3 CD COLLECTION OF THE FINEST AVALABLE LIVE STEELY DAN RECORDINGS As extraordinary as the music of Steely Dan remains, the how and why of it all coming about is stranger still. The joining forces of two nerdy students - one an English Lit. major, the other a musical prodigy in the late 1960s could hardly be seen as the most promising recipe for success, nevermind a springboard for the creation of perhaps the most unique, creative, musically adventurous, enormously listenable and downright joyous run of albums in the entire history of pop music. But despite it all that was what the mighty Dan achieved during the 1970s and beyond, and as those records continue to inspire just about everyone who hears them, the mystery remains.
Countdown to Ecstasy is the second studio album by the American rock band Steely Dan, released in July 1973 by ABC Records. It was recorded at Caribou Ranch in Nederland, Colorado and at The Village Recorder in West Los Angeles, California. After the departure of vocalist David Palmer, the group recorded the album with Donald Fagen singing lead on all the songs. Although it was a critical success, the album failed to generate a hit single, and consequently charted at only number 35 on the Billboard 200. It was eventually certified gold. Well-received upon its release, Countdown to Ecstasy received perfect scores from music critics in retrospective reviews.
Walter Becker and Donald Fagen were remarkable craftsmen from the start, as Steely Dan's debut, Can't Buy a Thrill, illustrates. Each song is tightly constructed, with interlocking chords and gracefully interwoven melodies, buoyed by clever, cryptic lyrics. All of these are hallmarks of Steely Dan's signature sound, but what is most remarkable about the record is the way it differs from their later albums. Of course, one of the most notable differences is the presence of vocalist David Palmer, a professional blue-eyed soul vocalist who oversings the handful of tracks where he takes the lead. Palmer's very presence signals the one major flaw with the album – in an attempt to appeal to a wide audience…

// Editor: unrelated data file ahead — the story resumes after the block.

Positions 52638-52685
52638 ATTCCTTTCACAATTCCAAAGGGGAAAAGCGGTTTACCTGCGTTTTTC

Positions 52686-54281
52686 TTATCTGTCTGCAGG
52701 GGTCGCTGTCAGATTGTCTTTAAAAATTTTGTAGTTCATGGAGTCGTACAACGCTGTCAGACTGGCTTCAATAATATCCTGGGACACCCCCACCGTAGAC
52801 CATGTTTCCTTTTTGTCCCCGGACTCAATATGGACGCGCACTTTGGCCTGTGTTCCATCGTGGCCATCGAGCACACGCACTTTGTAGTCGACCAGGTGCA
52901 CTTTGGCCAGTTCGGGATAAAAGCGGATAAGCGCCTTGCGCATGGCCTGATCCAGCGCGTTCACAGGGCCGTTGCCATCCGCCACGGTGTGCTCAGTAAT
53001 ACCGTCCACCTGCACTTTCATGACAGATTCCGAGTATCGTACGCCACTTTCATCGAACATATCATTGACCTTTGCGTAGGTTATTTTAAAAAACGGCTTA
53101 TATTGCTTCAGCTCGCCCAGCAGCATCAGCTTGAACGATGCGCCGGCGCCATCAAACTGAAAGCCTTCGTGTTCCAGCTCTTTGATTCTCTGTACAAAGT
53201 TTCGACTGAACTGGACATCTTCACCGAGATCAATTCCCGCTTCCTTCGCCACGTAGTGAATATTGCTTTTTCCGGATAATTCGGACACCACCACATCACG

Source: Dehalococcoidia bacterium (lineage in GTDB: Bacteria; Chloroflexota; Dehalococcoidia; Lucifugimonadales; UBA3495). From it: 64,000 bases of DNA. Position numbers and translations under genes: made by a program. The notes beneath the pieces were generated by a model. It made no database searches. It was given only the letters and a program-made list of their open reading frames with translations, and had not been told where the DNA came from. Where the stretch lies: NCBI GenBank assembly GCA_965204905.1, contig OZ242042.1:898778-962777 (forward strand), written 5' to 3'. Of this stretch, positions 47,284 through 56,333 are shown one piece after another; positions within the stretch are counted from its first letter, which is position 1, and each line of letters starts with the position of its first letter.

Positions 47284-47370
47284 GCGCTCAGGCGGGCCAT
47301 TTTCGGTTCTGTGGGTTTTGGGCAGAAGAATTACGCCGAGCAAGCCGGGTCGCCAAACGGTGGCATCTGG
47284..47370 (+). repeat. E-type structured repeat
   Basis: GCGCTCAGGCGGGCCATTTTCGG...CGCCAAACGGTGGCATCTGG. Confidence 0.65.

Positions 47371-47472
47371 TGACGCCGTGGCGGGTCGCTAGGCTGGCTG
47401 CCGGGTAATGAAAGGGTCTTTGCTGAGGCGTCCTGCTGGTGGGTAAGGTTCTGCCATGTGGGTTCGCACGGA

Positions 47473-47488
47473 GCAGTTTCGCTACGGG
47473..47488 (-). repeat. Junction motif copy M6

A portrait of the artist as a young man, The Nightfly is a wonderfully evocative reminiscence of Kennedy-era American life; in the liner notes, Donald Fagen describes the songs as representative of the kinds of fantasies he entertained as an adolescent during the late '50s/early '60s, and he conveys the tenor of the times with some of his most personal and least obtuse material to date. Continuing in the smooth pop-jazz mode favored on the final Steely Dan records, The Nightfly is lush and shimmering, produced with cinematic flair by Gary Katz; romanticized but never sentimental, the songs are slices of suburbanite soap opera, tales of space-age hopes (the hit "I.G.Y.") and Cold War fears (the wonderful "The New Frontier," a memoir of fallout-shelter love) crafted with impeccable style and sophistication.
It's not surprising that Steely Dan co-founder Walter Becker's debut solo album sounds like a Steely Dan record. What is a little surprising, though, is that, in his lead singing debut, he sounds so much like his erstwhile partner, Donald Fagen. Not that you'd mistake the two (Fagen projects more and is slightly grittier), but they sing in the same register with the same sly phrasing and the same accent. Other differences from the Dan are equally subtle: Becker adopts a sparer musical approach, for one thing, the missing element being the prominence of Fagen's keyboards (although Fagen does play on the record and co-produced it). Nothing gets in the way of Becker's voice, and he proves to be a less ornate lyricist than Fagen, restricting himself largely to tales of romantic dislocation. On the whole, this album sounds like what you'd expect – one half of Steely Dan.